No Greatness Without Goodness

Traditionally, jobs for people with disabilities were custodial or related to working in a kitchen. However, then-Senior Vice President of Walgreens, Randy Lewis, wanted to change the types of jobs that were available to those with disabilities within his company.

Lewis envisioned that individuals with autism, Down’s syndrome, or spinal cord injury would be able to work alongside their able-bodied counterparts in Walgreens distribution centers and retail stores. Everyone would have the same types of jobs and get paid the same wages.

No Greatness Without GoodnessLast week, Lewis spoke to folks at the College of Charleston, and explained why he was so passionate about inclusion in the workforce. It was because of his son, Austin, who has autism.

In his presentation, Lewis said Austin is just as capable at doing the job as anyone else; he just goes about it a little differently.

One of the key points I took away from his speech was that when employers are arranging workplace accommodations,  they should use the acronym “ATP,” which stands for “Ask The Person.” It makes more sense to ask the person what they may need to help them do their job more effectively than trying to assume what people may need.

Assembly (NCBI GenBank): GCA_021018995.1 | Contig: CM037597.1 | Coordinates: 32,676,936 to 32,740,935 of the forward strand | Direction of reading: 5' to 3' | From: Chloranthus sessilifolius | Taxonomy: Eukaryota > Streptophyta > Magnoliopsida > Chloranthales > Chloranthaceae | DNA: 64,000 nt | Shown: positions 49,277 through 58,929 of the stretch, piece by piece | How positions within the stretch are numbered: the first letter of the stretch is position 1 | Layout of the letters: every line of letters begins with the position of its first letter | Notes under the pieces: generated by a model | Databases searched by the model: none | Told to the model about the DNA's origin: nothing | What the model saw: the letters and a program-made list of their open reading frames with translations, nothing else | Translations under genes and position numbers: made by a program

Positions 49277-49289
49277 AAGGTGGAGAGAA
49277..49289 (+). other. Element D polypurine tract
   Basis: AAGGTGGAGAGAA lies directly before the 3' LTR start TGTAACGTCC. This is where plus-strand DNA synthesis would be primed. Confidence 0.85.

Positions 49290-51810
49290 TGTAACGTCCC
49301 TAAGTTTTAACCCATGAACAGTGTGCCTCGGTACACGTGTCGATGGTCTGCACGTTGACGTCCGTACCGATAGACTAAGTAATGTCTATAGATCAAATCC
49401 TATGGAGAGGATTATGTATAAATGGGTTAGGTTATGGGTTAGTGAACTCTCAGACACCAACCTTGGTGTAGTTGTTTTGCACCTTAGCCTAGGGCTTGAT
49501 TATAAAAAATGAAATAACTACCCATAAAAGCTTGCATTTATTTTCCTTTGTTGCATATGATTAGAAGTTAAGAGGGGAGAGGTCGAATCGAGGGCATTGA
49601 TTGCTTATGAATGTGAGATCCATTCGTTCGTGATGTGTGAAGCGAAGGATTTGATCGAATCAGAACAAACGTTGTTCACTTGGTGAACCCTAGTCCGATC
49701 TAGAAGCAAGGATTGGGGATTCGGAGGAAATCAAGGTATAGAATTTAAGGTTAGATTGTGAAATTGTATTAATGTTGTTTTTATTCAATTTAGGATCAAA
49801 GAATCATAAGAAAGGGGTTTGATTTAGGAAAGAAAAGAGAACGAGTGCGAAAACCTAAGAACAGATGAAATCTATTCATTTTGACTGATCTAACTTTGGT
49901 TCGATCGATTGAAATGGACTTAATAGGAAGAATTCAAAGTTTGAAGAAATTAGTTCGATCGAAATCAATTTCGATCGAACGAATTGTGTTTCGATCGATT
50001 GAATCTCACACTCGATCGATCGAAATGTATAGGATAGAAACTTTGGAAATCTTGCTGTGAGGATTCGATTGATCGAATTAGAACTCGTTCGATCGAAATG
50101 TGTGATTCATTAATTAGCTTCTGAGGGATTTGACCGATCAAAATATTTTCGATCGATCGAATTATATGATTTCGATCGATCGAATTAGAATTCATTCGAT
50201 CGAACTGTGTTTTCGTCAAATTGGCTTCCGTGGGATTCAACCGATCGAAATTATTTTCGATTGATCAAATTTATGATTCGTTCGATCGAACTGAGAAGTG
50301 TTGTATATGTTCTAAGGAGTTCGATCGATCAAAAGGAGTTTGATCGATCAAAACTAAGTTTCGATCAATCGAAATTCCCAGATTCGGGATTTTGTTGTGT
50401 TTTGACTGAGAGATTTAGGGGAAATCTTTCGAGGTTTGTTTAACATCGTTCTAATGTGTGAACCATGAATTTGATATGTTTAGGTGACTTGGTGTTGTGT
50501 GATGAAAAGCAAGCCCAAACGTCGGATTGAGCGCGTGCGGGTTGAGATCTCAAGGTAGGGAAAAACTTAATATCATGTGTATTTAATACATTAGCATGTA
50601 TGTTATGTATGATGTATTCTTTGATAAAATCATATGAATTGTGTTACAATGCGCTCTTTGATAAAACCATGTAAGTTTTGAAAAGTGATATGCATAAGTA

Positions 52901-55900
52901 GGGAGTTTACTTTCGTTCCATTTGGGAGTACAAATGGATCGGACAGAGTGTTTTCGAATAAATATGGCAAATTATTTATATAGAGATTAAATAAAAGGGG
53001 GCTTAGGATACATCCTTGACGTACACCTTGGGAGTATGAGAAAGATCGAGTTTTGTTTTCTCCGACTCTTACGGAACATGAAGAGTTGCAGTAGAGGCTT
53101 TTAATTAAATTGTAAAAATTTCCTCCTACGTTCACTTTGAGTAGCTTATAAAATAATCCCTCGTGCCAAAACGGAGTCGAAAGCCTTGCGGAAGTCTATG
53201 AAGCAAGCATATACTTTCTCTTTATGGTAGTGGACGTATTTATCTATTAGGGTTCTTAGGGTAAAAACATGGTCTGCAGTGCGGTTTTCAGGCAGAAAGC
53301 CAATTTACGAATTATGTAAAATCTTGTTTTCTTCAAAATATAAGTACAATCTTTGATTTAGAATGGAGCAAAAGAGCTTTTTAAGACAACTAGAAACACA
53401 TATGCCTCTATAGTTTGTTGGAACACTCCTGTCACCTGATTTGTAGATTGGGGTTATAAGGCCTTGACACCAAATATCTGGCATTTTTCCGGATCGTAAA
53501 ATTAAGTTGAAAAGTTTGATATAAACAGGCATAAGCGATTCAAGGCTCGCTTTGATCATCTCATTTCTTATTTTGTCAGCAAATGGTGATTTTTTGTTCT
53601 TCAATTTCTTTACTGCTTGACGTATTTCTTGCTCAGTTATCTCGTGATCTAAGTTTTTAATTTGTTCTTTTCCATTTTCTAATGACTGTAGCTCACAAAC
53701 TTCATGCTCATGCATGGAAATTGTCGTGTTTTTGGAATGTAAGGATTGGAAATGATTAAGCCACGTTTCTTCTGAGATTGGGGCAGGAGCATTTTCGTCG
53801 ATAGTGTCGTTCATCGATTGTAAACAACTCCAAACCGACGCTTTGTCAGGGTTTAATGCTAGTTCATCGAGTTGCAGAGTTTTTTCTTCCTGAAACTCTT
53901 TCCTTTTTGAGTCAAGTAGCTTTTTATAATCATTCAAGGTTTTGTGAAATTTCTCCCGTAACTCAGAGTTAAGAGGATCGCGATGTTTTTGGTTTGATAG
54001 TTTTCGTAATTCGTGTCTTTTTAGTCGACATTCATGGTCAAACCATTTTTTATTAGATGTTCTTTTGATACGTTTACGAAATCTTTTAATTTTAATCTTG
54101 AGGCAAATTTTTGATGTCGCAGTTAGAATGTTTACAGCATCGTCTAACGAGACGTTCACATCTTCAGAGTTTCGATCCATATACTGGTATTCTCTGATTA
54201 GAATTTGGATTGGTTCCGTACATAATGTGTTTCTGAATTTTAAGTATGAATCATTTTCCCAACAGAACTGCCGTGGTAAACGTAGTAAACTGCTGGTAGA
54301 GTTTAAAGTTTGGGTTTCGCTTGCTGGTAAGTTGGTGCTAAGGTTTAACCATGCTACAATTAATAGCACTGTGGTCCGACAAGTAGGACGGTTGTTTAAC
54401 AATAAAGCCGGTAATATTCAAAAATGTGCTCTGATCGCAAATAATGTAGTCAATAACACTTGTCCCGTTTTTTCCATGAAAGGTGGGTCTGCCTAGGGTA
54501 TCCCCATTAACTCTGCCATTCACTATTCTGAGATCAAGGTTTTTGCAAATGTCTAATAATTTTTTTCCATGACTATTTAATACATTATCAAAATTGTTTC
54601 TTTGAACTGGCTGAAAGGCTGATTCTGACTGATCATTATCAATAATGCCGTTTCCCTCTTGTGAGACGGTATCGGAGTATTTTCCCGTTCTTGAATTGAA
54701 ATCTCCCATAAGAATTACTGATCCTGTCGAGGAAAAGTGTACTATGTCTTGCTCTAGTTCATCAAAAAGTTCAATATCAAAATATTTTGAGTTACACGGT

In his book, “No Greatness Without Goodness,” Lewis shares why he wanted to change the lives of people living with disabilities. To learn more, visit

About Tuesday Talk With Alex

Born in Charleston, SC, I was injured in a motor vehicle accident when I was nine months old. I acquired a C5-C6 spinal cord injury. I'm now 30 years old and I do not let my disability deter me from acheiving my goals and enjoying life. I will be sharing my experience of living with a spinal cord injury.
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2 Responses to No Greatness Without Goodness

  1. Alex, I follow your posts and always enjoy your writing. Thank you! I did not know of the story of Randy Lewis, his son and Walgreens, but I will learn more soon when I receive the book I purchased! Thank you for sharing this information. Cynthia


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